Sean Smith and Patrick Passafiume are two Louisville originals. They are comedians who began their careers at open mics around town, and, after years of performing side by side and show after show, the two have grown to become best of friends. Now that their careers have taken off, it has become increasingly difficult for the two of them, who began this journey together, to perform together as often as they would like. This weekend Smith and Passafiume (both of whom still call Louisville home) will take the stage alongside one another for a very special co-headlining series of homecoming shows, during which both comedians will be recording upcoming albums.
LEO: How has the local comedy scene changed in the years since you all started?
Sean Smith: In a lot of ways I think it’s the same. It’s just a whole new cast of characters. It’s gotten younger … I know that.
Patrick Passafiume: Obviously, when we first started we were the young guns coming in and trying to figure stuff out, and you’re going to people for advice. Now people are coming to us for advice. They’re looking at us the way we looked at Cleveland Jackson and Rich Ragains. It’s kind of fun to call people out on all the shit we did wrong.
LEO: Now that you all are the veteran comedians, does the way you were treated by the vet comics then affect how you treat young comics now?
PP: Oh yeah. I was never mistreated by anyone. It’s easy to do, you know. Just don’t be a shitty person. But yeah, I was lucky I didn’t experience any hazing or anything like that.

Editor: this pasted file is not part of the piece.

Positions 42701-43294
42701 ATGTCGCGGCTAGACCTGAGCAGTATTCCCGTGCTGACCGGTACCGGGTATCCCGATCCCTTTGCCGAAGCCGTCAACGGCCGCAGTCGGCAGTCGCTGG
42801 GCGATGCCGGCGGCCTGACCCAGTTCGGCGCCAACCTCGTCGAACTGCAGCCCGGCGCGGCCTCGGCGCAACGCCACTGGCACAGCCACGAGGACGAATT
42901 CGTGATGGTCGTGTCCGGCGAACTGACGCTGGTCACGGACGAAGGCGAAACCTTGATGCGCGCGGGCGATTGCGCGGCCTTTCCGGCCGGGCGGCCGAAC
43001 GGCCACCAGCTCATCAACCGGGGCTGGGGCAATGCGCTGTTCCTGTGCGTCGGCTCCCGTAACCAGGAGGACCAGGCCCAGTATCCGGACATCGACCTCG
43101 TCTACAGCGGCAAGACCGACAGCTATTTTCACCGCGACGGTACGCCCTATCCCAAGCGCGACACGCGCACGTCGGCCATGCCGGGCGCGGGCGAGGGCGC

SS: For me, I go out of my way not to ignore people. When I was young, there were some people [who] I would see in the club every week and be like, ‘Hey man, what’s up?’ And they’d look at you like you weren’t anything, like they had never met you before.
PP: It’s funny when I talk to one of the younger guys, and they get excited that I’m talking to them. I mean, I am literally no one, and they’re excited … that makes me excited.
LEO: You’re both part of The Roast series (in which our city’s finest comedians and most-humorous thespians don costumes and assume characters while roasting pop-culture icons, fictional and nonfictional). Did stand-up prepare you for doing that level of acting … whatever level that may be?
SS: [Laughs] You said that the perfect way.
PP: As for the writing part, it helped, for sure. As far as the performance goes [and] staying in character and improvising, I think studying at Second City helped me a lot.
SS: It’s really the only time as a stand-up that you get to work with a team. Improvisers get to work in teams all of the time. [We] love working together on stuff, but those opportunities are so rare because that’s just not how stand-up is. It’s by yourself. But The Roasts are like getting to do stand-up in a group setting.
LEO: Even though you’re old friends, when you’re on a show together is there a certain amount of competitiveness to do better than the other one?
PP: Not really. I just want the show to be good. The competitiveness for me is with myself. With Sean and a few other comedians — my goal is to make them actually laugh out loud at some point in my set.
SS: For me the competitiveness comes … in that I have to keep the momentum up. I don’t want Patrick to have a great set, and then [I] come on stage and be the drop-off. I love Patrick. I always want him to kill it, because that just means I have to be that much better myself.
PP: That being said, fuck Sean. I’m going to ruin him this weekend.